Esperanza y Vida: Promoting Hope and Life to the Latino Community of Western New York

The Maria Torres Story
Tuesday, January 13, 2015 - 2:58pm

“How did I feel after learning I had breast cancer? A feeling of loneliness,” said Maria Torres, a resident of Buffalo, New York and breast and cervical cancer survivor. “I didn’t have anyone to talk to or anywhere I could go to seek out advice regarding what to do next because I had no idea what the disease was.”

Some Latinas in the United States are less likely to receive mammograms, clinical breast exams, and/or Pap tests than non-Hispanic white women. As a result, their cancer isn’t likely to be caught in its early stages when treatment may be more successful.

At Roswell Park Cancer Institute, Esperanza y Vida (Hope and Life) works to overcome these trends. The program investigates barriers to cancer screening and offers programming designed to educate Latinas about breast and cervical cancers and the importance of routine screening for early detection of the disease. The program reaches out into the Latino community throughout Western New York primarily through faith-based institutions and local community centers. Trained volunteers, many of them breast cancer survivors like Maria, have become certified lay health advisors and actively help the program’s facilitators plan and implement breast awareness and screening activities.

“We recognize that a ‘one size fits all’ message will not change habits and behaviors. Instead, we communicate the importance of screening with a message our audience can relate to,” said Dr. Deborah Erwin, Director of the Office of Cancer Health Disparities Research at Roswell Park. “We have bilingual volunteers and staff members on hand to get the message across in a relaxed atmosphere. Cancer survivors like Maria also volunteer to share their stories and answer questions, helping to put our program participants at ease.”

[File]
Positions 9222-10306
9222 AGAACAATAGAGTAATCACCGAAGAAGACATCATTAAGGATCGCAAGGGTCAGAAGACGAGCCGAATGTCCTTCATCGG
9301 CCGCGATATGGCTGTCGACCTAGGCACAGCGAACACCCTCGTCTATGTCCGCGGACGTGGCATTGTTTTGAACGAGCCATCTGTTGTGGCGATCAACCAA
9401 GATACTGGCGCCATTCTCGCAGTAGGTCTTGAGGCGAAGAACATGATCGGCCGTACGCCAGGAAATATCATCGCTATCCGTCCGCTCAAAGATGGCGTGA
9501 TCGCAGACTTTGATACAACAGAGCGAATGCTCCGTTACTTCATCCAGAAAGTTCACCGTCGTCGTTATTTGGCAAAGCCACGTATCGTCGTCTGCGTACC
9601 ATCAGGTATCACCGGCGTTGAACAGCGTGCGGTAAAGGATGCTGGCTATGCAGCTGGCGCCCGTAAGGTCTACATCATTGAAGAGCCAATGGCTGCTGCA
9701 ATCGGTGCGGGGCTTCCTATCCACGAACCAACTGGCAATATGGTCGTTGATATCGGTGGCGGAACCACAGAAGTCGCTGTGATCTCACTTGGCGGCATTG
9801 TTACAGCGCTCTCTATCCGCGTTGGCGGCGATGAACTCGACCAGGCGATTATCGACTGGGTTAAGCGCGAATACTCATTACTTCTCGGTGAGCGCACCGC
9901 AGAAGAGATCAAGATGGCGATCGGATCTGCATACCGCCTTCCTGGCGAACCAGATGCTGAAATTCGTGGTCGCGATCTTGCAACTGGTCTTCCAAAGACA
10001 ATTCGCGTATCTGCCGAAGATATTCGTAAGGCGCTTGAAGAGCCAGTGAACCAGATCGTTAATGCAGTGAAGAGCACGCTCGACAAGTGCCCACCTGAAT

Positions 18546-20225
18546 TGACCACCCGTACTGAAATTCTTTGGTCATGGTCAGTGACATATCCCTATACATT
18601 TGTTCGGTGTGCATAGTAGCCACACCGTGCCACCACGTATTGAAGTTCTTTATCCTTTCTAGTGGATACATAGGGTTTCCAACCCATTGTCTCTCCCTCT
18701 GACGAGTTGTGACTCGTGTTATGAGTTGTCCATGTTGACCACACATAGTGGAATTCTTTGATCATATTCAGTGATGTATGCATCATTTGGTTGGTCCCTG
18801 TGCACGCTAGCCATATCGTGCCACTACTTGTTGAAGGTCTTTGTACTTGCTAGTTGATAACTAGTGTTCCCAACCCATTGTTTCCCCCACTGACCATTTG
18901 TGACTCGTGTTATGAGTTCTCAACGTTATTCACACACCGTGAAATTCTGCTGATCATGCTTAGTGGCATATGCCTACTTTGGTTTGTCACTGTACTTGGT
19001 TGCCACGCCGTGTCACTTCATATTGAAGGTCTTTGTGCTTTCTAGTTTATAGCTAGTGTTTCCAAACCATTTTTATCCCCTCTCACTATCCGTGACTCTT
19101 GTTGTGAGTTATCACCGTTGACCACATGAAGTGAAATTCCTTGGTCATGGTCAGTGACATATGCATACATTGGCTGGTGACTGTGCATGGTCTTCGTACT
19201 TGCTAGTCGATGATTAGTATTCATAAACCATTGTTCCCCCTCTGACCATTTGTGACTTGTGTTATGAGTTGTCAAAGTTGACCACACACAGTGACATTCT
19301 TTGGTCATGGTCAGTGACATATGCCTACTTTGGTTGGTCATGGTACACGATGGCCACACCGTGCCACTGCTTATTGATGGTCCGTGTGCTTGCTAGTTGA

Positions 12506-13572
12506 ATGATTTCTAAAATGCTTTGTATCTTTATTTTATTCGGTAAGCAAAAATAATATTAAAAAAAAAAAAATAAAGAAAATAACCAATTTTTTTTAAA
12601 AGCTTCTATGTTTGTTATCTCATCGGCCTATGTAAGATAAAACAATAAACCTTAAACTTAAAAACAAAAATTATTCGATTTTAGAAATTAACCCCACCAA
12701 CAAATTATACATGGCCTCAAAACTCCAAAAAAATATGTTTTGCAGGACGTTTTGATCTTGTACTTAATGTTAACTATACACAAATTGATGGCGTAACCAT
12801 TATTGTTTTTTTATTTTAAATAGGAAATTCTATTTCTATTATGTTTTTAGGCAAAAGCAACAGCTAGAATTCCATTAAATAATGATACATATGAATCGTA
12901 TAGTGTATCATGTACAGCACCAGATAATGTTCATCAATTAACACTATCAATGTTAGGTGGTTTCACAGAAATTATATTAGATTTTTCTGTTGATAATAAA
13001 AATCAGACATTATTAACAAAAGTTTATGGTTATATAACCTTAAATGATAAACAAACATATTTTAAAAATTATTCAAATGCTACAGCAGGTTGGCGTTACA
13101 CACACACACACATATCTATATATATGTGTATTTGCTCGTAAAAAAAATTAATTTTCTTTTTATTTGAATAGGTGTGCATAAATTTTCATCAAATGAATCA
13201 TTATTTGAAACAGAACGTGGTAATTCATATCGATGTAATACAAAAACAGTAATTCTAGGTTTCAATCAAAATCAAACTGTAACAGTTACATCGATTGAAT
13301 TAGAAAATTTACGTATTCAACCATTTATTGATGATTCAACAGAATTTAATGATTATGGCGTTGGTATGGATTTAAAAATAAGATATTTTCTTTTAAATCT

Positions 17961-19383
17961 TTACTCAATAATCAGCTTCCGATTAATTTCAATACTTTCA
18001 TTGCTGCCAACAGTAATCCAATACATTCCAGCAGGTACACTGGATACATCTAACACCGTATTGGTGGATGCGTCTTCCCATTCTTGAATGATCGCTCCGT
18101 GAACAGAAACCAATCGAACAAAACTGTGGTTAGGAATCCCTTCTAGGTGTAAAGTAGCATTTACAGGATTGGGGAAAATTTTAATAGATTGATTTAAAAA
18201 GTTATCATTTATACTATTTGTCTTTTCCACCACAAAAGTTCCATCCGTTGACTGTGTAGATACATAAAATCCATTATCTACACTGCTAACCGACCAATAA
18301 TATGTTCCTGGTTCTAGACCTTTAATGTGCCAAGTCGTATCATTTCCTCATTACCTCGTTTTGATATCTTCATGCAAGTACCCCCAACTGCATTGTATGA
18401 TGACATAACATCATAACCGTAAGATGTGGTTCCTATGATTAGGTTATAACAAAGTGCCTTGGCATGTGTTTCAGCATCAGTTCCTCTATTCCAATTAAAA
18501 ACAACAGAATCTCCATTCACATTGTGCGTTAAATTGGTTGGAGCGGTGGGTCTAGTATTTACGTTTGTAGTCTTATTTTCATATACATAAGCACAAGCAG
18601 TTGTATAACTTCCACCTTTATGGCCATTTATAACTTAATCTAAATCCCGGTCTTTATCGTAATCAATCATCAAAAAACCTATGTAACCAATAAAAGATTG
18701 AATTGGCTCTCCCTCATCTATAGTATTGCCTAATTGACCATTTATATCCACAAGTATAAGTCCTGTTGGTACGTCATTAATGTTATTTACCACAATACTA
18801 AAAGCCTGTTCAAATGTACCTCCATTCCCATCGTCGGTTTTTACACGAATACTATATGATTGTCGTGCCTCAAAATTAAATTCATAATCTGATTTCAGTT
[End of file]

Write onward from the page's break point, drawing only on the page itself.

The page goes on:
“For more than seven years, our program has made a significant impact on breast and cervical screenings in Western New York,” said Jomary Colon, Project Coordinator for Esperanza y Vida who also happens to be Maria’s daughter. “Our hope is to keep reaching more community members to continue providing programming that will save and improve the lives of so many.”

To learn more about Esperanza y Vida, go to www.nowuknowroswell.org

Esperanza y Vida, which is part of Roswell Park's Office of Cancer Health Disparities Research (OCHDR), is supported by Univera Healthcare. The funds will provide critically important outreach services for disparities in breast cancer, diabetes and cervical cancer within the Latino community in Western New York.